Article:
What Bertrand Russell knew

“Men fear thought more than they fear anything else on earth – more than ruin, more than even death… It is fear that holds men back – fear lest their cherished beliefs should prove delusions, fear lest the institutions by which they live prove harmful, fear lest they themselves should prove less worthy of respect that they supposed themselves to be.” Bertrand Russell (Principles of Social Reconstruction, 1916)

“Nothing sucks more than that moment during an argument when you realise you are wrong.” Anon

Adaptation is something we all aspire to. The sort of adaptation we mean here is simple the ability to absorb new information and act upon it – even if it means having to change your mind about a position you had taken earlier. We all have to be open minded to the idea that situations change. Most of us pride ourselves in being adaptable but the reality is that most of us are quite stubborn. This cuts both ways with such topics as Climate Change and Peak Oil. Cynics will have to face up to reality one day in this Century of declining resources. The Government is not going to handover a techno fix on a silver platter. There isn’t another five planet Earths out there for us to inhabit. Something has to “give”. On the flip side of the coin ‘peakists’ & ‘warmers’ have to accept that there is more than one way to skin a cat – and they may not even have the right cat. The more you learn the more you understand how complex the issues are. Human society is complex and chaotic. It isn’ easy to know what will happen next. We can only speculate. No one will believe you if you keep crying wolf. Credibility is the key.

On matters of Transition, thankfully, events reinforce its fundamental ‘rightness’. Transition is, itself, resilient and adaptable by its very nature. It does not need any faith, dogma or ideology to prop it up. The opportunity is real and inevitable. The changes that challenge us are around the finer details of the state of the world and the type of solutions we adopt. Transition is one of those immutable truths. An obvious answer to an obvious problem. It is hard to imagine what paradigm shift could occur that would undermine it. Even if we discovered interstellar travel or zero-point energy tomorrow, the opportunities for resilient communities remains unchanged.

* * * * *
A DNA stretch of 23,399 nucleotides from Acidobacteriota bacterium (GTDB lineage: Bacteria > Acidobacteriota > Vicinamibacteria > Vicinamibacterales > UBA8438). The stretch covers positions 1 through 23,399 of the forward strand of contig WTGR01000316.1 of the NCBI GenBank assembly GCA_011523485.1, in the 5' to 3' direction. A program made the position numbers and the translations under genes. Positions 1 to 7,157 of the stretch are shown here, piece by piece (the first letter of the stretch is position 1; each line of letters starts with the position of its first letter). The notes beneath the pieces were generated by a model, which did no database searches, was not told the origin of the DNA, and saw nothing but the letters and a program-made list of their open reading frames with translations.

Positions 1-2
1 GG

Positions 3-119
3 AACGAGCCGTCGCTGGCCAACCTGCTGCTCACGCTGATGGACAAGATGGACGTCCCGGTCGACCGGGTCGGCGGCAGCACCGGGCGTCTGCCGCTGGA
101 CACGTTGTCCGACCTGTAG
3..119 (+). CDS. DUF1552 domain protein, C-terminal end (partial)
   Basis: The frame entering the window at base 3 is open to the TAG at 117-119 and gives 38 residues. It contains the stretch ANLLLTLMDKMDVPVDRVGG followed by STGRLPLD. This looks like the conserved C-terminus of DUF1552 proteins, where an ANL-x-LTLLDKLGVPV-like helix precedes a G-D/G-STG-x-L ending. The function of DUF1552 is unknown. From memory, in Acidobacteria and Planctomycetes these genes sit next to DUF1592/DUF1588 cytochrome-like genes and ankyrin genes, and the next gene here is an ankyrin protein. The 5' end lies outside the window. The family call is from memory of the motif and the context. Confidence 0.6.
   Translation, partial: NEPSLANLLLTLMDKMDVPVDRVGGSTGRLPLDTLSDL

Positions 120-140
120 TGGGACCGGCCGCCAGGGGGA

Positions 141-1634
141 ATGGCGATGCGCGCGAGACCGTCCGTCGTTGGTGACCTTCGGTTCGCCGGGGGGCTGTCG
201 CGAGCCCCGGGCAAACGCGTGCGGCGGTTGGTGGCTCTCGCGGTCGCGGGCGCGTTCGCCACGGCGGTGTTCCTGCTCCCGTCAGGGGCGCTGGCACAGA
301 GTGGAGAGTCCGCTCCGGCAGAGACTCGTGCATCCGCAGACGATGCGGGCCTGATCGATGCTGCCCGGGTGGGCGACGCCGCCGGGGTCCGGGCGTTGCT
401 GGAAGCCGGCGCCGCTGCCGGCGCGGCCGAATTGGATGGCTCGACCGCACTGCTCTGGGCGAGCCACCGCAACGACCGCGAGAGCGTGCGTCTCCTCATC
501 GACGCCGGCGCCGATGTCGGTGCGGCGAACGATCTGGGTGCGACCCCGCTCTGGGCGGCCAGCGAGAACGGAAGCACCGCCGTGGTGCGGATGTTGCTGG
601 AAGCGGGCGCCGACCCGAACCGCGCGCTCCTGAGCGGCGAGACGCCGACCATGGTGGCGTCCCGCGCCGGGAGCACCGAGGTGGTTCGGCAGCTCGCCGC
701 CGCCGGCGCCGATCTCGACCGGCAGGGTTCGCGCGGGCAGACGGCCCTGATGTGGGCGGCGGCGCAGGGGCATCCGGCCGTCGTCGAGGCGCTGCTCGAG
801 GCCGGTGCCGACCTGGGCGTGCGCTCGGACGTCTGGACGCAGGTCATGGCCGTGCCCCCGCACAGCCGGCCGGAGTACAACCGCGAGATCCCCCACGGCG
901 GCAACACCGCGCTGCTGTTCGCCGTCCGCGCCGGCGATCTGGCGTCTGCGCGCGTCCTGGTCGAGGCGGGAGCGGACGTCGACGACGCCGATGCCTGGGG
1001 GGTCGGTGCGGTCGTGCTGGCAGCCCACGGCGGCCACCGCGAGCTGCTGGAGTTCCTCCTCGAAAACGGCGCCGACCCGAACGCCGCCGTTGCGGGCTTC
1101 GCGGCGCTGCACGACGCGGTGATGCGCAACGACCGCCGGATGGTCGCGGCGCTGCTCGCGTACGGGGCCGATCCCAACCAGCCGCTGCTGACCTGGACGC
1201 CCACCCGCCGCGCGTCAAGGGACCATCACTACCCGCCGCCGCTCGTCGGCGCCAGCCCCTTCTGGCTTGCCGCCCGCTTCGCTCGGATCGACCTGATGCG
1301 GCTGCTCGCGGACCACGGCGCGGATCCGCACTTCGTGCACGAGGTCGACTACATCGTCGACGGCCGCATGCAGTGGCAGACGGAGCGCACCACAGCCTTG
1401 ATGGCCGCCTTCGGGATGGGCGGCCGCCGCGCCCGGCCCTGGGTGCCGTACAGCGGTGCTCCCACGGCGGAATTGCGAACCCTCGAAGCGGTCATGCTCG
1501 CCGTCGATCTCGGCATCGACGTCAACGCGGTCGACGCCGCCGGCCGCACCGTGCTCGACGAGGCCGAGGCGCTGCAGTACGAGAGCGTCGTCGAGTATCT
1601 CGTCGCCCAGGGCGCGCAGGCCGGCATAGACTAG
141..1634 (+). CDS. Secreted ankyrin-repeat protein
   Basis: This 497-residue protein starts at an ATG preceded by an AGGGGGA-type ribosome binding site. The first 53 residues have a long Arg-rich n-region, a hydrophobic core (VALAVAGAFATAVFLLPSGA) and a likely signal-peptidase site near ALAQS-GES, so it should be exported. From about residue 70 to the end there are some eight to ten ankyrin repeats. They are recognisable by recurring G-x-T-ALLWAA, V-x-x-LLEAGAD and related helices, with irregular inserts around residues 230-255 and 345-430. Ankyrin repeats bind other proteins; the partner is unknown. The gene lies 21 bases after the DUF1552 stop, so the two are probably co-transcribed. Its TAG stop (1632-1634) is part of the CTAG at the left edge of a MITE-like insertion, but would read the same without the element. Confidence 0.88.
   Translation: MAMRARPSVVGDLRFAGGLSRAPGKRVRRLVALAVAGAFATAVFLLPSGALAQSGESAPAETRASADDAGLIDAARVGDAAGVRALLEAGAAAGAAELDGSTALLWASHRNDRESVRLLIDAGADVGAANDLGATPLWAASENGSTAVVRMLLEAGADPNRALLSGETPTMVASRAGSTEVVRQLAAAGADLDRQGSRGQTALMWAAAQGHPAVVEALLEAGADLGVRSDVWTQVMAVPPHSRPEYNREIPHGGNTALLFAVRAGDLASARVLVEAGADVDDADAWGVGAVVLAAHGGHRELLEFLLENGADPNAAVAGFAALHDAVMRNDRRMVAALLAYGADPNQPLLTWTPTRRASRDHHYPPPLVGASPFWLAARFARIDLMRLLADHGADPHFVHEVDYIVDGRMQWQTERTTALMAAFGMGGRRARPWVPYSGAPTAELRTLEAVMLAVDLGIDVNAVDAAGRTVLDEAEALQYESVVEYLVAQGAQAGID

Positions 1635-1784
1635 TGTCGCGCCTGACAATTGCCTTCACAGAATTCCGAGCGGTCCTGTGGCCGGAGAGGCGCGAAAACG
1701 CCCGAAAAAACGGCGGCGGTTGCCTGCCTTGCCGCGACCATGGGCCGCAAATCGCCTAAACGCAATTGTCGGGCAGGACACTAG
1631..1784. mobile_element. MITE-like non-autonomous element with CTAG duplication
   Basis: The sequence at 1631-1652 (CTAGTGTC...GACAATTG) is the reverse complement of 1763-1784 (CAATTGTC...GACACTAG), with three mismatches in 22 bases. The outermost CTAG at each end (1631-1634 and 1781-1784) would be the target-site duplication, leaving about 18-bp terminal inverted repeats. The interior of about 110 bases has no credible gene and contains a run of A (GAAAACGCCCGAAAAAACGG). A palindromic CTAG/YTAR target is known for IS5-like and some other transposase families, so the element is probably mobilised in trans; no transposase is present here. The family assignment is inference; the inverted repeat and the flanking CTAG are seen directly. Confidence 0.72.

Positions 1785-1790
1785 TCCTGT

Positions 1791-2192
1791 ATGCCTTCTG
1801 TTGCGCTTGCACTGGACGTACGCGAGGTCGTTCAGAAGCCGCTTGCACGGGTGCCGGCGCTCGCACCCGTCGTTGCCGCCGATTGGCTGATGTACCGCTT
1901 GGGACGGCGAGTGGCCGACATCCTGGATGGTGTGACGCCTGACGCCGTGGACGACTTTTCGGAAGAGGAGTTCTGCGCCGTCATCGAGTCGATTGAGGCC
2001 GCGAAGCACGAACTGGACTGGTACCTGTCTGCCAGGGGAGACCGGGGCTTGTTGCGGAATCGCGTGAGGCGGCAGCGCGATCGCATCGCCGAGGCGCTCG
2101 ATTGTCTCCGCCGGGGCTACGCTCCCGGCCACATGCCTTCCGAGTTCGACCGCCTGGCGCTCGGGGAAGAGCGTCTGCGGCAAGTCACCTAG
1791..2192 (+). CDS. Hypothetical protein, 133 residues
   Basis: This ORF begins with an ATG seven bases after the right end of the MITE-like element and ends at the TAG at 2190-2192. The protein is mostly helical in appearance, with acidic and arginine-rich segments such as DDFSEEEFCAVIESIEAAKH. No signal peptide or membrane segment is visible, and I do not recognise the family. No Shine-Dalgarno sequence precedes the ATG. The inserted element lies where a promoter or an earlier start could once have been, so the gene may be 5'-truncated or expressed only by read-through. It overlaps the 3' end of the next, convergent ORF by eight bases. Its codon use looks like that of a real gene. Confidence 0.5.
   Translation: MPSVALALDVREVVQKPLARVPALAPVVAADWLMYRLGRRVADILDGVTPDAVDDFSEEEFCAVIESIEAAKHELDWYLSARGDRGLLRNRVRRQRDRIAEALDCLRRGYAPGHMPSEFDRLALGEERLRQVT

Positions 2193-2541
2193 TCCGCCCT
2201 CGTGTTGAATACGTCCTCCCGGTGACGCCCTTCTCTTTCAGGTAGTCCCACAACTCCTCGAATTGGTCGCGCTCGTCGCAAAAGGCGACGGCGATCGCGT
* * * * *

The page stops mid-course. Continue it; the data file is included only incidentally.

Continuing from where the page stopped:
Although resources are finite it is difficult to choose which is the bigger threat – although we have a rough idea. What will be the first wolf at the door? Oil? Climate? Top soil? Clean water? The first casualty of war is truth. Some live in such fear that they adopt extreme positions to make their point. They may then refuse to adapt, listen or understand for fear of knowing something that challenges their world model. Bertrand Russell identified this in the quote at the head of this blog. That was in 1916 but it is an ageless truth. No one wants to be proven wrong.

A recent letter write to the Bucks Free Press commented that Peak Oil was being used to bolster flagging Climate Change arguments. The letter writer was partially correct. Peak Oil does reinforce the Climate Change argument but not in the way he thought. It is not an ideological issue. We are not working our way down the shopping list of resource shortages until – bingo – we get lucky. Peak Oil robs us of the cheap energy we need to adapt to Climate Change. Climate Change makes adapting to a life after cheap oil far more difficult. The two dance a close-knit tango with no happy endings in today’s globalised economy. This letter-writer was assuming that Climate Change had been debunked so the discussion had moved on (in desperation) to the next item on the list. He is wrong… But…

There remains a genuine concern. In our last blog I commented that the beauty of Transition is that we will always be right – eventually. Ths is a double-edged sword…. We can end up looking a little too smug. Beware hubris! Just being right is not enough. “You can prove anything with facts!” once argued Homer Simpson. To mount a cohesive long-term argument we have to know why we are right. There can be no sacred cows. No over-simplifactions. We should be more than right – we need to be persuasive. We should focus on the positive opportunities of Transition & be flexible. We should not be too wed to any specific solutions. Evidence can always emerge to either strengthen or weaken a case. We have much to learn – always. The real world is more fluid. When information arrives that contradicts our deeply held belief we need to take a deep breath and think about it. The contradiction may be a load of baloney delivered for some ideological purpose… Or it might not be.. There could be a crumb of valuable truth buried there somewhere.